If I'm setting up a strat with light gauge strings I may not take the nut as low as I do on my acoustics - the player won't be down there that much and the strings are floppy enough that its pretty easy to fret. I just want to avoid any rattles.

    One little trick that will teach a new setup person a lot is to measure every guitar you can get your hands on. If your local store will let you, take your feeler gauges and a capo to the store, play a guitar and measure it. Do you like what you feel? Then write it down and try to duplicate it. Do you NOT like what you feel, then avoid it. My humble opinion is that most guitars hanging in a guitar store could use a setup - most of the time the settings are conservatively high. Even if they've been Plek'ed the frets could use a little finessing. Try it and see what you think
     
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  7. Freeman Keller

    Freeman Keller Tele-Afflicted

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    I use those values for almost every acoustic and electric. For "medium/low" action (fingerstyle, most electric players) my 12th fret targets are 0.060 on the high E going up to 0.080 or so on the low E. For "medium/high" action (bluegrass, strumming, rhythm electric) I might go to 0.075 to 0.100 at the 12th fret. I know lots of bluegrass players that want it higher. For slide I might go 0.080 to 0.110 or a hair higher.

    My target for all guitars with good frets is 0.003 to 0.005 relief. I'll let that creep up to 0.010 with marginal frets, anything above that is going to buzz up the neck.
     
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  8. Yonatan

    Yonatan Tele-Meister

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    That helps explain a lot, thanks again for sharing your knowledge and experience.

    When I planned this parts build, I put the whole setup topic into the back of my mind. But now that I have a functional guitar (no finish yet though), I realized that I can't ignore it anymore if I want it to play optimally. Though (if I didn't have to work) I could play it all day just like it is, out of tune first frets an all!
     
  9. Freeman Keller

    Freeman Keller Tele-Afflicted

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    I've been looking thru my gallery of pictures and I think I have enough to do a Basic Setup tutorial sort of thread. A couple of forumites have contacted me privately about this also. Would something like that be helpful?
     
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  10. Ian T

    Ian T Tele-Holic

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    Invest in some nice nut files, they make the job far easier. Assuming you'll be playing guitar for life, these are nice to have around.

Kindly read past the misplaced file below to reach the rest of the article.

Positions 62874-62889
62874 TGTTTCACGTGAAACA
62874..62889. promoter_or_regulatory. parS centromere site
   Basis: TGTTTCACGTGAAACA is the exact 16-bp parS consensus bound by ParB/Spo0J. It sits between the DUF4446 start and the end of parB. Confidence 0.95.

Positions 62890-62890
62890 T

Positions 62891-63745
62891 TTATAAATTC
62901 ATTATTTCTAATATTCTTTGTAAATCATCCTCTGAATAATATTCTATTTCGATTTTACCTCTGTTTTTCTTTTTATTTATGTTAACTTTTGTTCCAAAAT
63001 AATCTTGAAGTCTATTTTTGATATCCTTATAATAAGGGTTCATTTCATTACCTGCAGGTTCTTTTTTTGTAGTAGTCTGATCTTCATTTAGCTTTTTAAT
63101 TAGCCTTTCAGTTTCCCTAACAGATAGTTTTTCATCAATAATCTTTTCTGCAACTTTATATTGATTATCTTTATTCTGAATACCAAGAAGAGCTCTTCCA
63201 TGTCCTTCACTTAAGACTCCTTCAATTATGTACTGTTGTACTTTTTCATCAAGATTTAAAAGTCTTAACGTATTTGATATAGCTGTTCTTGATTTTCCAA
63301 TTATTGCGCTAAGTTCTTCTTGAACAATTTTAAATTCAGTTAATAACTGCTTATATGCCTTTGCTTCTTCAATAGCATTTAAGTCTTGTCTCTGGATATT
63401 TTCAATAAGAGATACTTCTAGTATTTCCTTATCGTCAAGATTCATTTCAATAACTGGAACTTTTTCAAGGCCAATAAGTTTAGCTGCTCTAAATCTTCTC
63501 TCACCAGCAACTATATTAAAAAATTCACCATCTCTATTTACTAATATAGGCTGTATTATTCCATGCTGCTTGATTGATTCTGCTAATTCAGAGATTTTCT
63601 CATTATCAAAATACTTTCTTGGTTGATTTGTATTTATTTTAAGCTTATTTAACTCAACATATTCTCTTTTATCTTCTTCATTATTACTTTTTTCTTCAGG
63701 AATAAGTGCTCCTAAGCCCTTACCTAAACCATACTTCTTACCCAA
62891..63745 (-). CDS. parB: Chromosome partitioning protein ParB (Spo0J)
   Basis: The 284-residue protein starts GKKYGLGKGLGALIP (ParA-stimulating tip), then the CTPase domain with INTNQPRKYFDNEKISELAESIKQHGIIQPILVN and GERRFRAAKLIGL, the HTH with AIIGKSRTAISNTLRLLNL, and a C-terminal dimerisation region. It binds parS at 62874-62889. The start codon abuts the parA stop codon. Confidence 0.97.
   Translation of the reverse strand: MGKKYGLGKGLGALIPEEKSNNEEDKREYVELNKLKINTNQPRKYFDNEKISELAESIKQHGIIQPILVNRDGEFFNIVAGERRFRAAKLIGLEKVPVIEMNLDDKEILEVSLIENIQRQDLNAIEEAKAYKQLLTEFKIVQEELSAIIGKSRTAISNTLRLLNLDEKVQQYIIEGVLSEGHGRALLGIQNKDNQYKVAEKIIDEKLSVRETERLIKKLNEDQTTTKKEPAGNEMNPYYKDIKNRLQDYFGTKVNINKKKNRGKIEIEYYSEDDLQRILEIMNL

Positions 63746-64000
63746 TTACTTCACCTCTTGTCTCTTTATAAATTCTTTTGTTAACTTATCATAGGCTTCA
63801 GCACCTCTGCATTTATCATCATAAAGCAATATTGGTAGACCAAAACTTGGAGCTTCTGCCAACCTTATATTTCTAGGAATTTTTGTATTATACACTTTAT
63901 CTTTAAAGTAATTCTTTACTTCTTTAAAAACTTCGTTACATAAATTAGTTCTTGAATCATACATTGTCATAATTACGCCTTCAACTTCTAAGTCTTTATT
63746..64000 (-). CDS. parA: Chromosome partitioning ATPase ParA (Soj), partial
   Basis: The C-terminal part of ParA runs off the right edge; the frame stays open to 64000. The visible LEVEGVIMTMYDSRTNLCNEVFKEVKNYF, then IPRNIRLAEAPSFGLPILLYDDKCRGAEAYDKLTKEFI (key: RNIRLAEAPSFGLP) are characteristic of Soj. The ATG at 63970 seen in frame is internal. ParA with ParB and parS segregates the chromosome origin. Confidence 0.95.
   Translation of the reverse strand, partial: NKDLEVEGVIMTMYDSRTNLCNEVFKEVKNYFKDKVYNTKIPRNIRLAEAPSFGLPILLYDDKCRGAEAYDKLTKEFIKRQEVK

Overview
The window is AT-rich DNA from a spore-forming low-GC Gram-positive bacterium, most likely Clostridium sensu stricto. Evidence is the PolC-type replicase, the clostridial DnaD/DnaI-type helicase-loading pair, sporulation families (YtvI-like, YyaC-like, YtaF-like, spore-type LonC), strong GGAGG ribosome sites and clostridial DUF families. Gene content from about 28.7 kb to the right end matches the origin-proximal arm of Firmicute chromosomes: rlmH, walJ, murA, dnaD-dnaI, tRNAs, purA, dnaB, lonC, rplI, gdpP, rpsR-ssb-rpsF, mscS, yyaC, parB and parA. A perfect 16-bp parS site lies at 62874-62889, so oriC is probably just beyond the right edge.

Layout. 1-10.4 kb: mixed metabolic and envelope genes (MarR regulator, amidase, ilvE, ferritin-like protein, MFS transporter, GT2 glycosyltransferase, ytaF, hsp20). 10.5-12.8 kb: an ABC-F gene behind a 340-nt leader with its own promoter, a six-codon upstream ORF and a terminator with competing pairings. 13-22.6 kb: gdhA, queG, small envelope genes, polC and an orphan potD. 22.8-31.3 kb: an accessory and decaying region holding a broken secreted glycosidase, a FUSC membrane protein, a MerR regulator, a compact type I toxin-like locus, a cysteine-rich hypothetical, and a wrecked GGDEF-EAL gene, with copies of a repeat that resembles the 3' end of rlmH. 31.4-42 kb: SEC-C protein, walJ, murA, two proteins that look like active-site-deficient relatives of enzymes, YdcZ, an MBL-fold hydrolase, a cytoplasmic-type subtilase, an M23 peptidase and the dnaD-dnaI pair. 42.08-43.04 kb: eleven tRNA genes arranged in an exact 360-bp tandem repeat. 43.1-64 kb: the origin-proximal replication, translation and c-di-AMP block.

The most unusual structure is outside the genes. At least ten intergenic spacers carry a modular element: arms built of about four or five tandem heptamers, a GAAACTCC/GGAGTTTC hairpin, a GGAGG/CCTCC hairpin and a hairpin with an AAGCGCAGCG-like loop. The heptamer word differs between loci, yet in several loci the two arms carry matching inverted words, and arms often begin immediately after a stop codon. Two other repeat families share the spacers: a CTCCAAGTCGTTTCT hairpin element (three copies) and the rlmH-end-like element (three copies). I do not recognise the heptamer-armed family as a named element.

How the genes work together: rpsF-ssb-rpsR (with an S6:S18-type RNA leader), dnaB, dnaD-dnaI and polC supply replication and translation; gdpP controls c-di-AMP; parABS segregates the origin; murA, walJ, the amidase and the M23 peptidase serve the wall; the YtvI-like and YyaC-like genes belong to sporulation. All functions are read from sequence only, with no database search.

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  11. Yonatan

    Yonatan Tele-Meister

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    Freeman, that would be great, but please don't do it on my behalf! I work really slowly, get caught up with work and family things etc. for weeks at a time, before making progress on my build.

    Ian, yes, I just need to figure out which kind/sizes/etc. In terms of shipping to Israel, I'm generally limited to eBay sellers who can offer reasonable international shipping, though in some cases Amazon shipping to here is reasonable.
     
  12. Korken

    Korken TDPRI Member

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    Hello Freeman Keller: I came to this thread after receiving an email from TDPRI with “trending threads”. Thank you very much for sharing so much information and the patience to write it very clear. At this moment I need to adjust the nut of an eight string guitar and have the files from StewMac. So I will adapt your instructions to it.
     
  13. telecastasaurus

    telecastasaurus TDPRI Member

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    Two things you need to look at. I would look to see if the neck straight enough to finish the setup and what is the neck angle. You can cut nut slots, raise and lower pickups all you want. It won't help you one bit if your neck is angled down into the body or angled away from the body. I shape the neck pocket with a sanding block that I made. You don't want to shim and create an air space. You want as much neck to body contact as you can get to transfer tone.
    sandblock1.jpg sandblock2.jpg
     
    Last edited: May 24, 2019
  14. sid9170

    sid9170 TDPRI Member

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    Great discussion- lots of useful information. Freeman Keller provides a lot of logical procedures. I have trouble intonating low E between open and 3rd fret. When in tune open, fretted 3rd fret G sounds sharp. This is partly because G chord has the major 3rd (B) on A string, and the ear wants to hear that major third 15-20 cents flat, so the low G is perceived as sharp. But it is actually sharp on tuner. Can you guys tell me if you have this problem, and what you do about it? It seems like a compensated nut could address this, but very few luthiers around here do that (NE Ohio). Thanks